on the hacking group, so-called Advanced Persistant Threat 1, or “APT1,''
the paper was a bombshell. Now five years later, the firm's methodology, as
revealed by Sanger, has resulted in a second bombshell. If accurate—and
it seems to be, given that Sanger describes personally watching over the
shoulders of Mandiant's crew while it spied on the spies—the anecdote
suggests that Mandiant engaged, even if mildly, in a “hack back,'' a highly
controversial and legally dubious countermeasure.  (The firm did not
immediately respond to /Fortune's/ request for comment about the incident on
Saturday afternoon.)

Chinese Fans Paid Dearly for World Cup Tickets That Never Materialized. (NYTimes)

Monty Solomon <>
Fri, 22 Jun 2018 00:01:27 -0400
The New York Times, 21 Jun 2018

Thousands of Chinese soccer fans may have been victims of a ticketing swindle allegedly orchestrated by a Moscow company.

Germany becomes the last big Western power to buy killer robots (Innocence lost—The Economist)

Jose Maria Mateos <>
Fri, 22 Jun 2018 10:16:33 -0400

To the relief of commanders and the dismay of pacifists, Germany's armed
forces have crossed a threshold. On June 13th a Bundestag committee voted to
approve the spending of nearly $1.1bn to lease from Israel five drones which
can be equipped with deadly weapons. Hitherto Germany has been the only big
Western country not to buy “killer robots''. In part this reflects
antipathy to America's use of remotely controlled missiles for “targeted
killings'' of terrorist suspects (and the people standing next to them) in
places like Pakistan and Yemen.

What a relief, yes.

Orlando Airport Becomes 1st In US To Require Face Scan Of All International Travelers (Talking Points Memo)

Jose Maria Mateos <>
Fri, 22 Jun 2018 10:17:51 -0400

Florida's busiest airport is becoming the first in the nation to require a
face scan of passengers on all arriving and departing international flights,
including U.S. citizens, according to officials there.

The expected announcement Thursday at Orlando International Airport alarms
some privacy advocates who say there are no formal rules in place for
handling data gleaned from the scans, nor formal guidelines on what should
happen if a passenger is wrongly prevented from boarding.

Cryptocurrency exchange hacks in 2018 (Taipei Times)

Mark Thorson <>
Wed, 20 Jun 2018 13:58:49 -0700
The second in two weeks in South Korea:

In January, a Japanese exchange was hacked for nearly USD$500 million.
The market prices for various cryptocurrencies appear to have declined
in response to these events.

Bitcoin Could Break the Internet, Central Banks' Overseer Says (Bloomberg)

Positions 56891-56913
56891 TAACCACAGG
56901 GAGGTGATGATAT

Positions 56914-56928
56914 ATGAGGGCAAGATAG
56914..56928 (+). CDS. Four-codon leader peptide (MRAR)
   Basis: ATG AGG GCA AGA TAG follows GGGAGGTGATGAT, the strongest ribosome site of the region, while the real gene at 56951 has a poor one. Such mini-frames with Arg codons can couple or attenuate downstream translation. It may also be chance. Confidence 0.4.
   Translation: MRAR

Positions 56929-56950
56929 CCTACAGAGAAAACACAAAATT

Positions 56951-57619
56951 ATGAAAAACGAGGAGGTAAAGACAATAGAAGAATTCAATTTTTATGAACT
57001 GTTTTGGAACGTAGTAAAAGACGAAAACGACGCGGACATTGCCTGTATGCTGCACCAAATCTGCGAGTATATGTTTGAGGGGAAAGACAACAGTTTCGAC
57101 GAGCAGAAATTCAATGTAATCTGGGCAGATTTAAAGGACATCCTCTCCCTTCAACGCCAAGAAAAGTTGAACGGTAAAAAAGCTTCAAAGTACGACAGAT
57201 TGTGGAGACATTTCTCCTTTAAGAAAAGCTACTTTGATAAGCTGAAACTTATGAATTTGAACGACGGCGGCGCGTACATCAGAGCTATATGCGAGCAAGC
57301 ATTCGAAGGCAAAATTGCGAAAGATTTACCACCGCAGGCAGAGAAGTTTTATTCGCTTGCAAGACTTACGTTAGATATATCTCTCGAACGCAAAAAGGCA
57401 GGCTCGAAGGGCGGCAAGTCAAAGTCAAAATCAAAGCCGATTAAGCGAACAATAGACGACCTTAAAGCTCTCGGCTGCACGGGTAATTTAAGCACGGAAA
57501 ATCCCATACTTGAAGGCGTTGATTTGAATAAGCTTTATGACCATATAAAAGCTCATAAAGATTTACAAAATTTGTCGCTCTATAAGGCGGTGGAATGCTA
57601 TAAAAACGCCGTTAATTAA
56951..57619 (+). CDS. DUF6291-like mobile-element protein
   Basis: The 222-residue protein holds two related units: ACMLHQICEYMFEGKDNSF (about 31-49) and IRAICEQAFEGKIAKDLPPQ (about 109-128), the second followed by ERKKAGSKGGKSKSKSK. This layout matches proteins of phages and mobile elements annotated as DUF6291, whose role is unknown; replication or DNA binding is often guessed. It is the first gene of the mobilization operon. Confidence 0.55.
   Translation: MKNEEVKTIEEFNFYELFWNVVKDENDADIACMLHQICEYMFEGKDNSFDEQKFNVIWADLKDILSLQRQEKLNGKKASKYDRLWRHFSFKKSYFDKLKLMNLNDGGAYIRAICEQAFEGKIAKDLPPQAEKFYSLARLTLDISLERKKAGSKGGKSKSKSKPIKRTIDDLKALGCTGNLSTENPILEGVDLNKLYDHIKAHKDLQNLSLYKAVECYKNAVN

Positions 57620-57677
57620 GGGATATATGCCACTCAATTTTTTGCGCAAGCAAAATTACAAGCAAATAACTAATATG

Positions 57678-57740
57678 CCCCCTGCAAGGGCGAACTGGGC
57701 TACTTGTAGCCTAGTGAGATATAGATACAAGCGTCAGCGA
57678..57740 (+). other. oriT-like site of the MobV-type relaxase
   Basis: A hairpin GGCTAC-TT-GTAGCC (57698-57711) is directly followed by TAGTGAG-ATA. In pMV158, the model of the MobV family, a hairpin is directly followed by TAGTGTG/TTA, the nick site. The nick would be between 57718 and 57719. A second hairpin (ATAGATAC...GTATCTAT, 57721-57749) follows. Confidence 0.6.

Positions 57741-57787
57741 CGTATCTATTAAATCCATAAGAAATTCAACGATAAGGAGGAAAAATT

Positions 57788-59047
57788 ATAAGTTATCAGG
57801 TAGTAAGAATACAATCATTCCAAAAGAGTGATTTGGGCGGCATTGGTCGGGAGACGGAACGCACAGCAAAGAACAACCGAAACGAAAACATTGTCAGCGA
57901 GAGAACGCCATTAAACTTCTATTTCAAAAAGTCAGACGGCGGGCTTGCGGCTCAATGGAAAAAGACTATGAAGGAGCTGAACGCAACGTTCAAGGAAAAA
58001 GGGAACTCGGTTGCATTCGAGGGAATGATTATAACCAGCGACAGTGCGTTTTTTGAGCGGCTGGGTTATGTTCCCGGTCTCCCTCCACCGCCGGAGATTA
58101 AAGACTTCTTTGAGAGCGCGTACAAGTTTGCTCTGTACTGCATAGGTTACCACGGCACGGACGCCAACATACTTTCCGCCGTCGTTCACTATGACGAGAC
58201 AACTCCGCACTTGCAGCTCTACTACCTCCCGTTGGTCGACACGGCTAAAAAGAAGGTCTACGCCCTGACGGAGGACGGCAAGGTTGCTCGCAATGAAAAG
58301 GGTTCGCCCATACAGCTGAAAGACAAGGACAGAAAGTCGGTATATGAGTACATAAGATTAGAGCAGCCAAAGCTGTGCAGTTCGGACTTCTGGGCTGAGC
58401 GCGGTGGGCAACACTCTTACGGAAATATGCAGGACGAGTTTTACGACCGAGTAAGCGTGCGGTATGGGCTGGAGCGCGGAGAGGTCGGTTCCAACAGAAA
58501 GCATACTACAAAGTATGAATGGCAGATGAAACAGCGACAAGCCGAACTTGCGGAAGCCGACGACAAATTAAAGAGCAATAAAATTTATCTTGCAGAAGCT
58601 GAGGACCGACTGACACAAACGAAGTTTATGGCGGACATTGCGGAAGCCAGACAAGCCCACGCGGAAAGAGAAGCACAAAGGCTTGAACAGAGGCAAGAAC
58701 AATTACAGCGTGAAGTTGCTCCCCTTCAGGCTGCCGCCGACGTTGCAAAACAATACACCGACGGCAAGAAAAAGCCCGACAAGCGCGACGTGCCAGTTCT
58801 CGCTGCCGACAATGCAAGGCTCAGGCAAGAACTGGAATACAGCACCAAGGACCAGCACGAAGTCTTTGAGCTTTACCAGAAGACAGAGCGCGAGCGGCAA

Gabe Goldberg <>
Sun, 17 Jun 2018 20:03:42 -0400

Bitcoin Could Break the Internet, Central Banks' Overseer Says

Swiss-based BIS says cryptocurrencies have design flaws

Blockchain can't handle or replace current payment system load

The Bank of International Settlements just told the cryptocurrency world
it's not ready for prime time—and as far as mainstream financial services
go, may never be.

In a withering 24-page article released Sunday as part of its annual
economic report, the BIS said Bitcoin and its ilk suffered from `a range of
shortcomings' that would prevent cryptocurrencies from ever fulfilling the
lofty expectations that prompted an explosion of interest—and investment
-- in the would-be asset class.

West Virginia Becomes First State to Test Mobile Voting by Blockchain in a Federal Election (GovTech)

Gabe Goldberg <>
Thu, 14 Jun 2018 11:36:22 -0400
West Virginia has become the first state to allow Internet voting by
blockchain, offering the technology to deployed and overseas military
service members and their families in two counties.

The pilot test is in place for the state's May 8 primary elections and is
very limited in scope—West Virginia Secretary of State Mac Warner said
maybe a couple dozen voters will participate. But if it goes well, the state
wants to try allowing all eligible military voters statewide to use it
during the November general elections.

“I'm really not concerned about numbers.  We're really just looking at the

The Tractors that Turn Farmers into Hackers (Now I Know)

Gabe Goldberg <>
Wed, 13 Jun 2018 15:57:06 -0400
So farmers are fighting back. First, they're filing lawsuits, challenging
the application of the DMCA. Second, they're lobbying state governments as
well as the federal government, seeking protection from the DMCA in this
fashion. (There's a growing movement
for states to adopt a *right to repair*, for example.) John Deere is
challenging those efforts, and they're slow to come about anyway.  Urgency
demanded an immediate response. The result: As Motherboard reports,
tractor hacking is growing increasingly popular.

The Motherboard reporter made his way to an online message board where
unauthorized copies of John Deere software are for sale. There, he found
dozens of threads from farmers desperate to fix and modify their own
tractors. According to people on the forums and the farmers who use it, much
of the software is cracked in Eastern European countries such as Poland and
Ukraine and then sold back to farmers in the United States.

By and large, the solution seems to work—for now at least. Forbes warns
that this third-party software may contain malware: “It's possible infected
farm equipment might participate in illegal botnets, or worse, the malware
might impact the safety of the operators.'' So there is some risk
involved. On the other hand, there's risk at doing nothing. As one farmer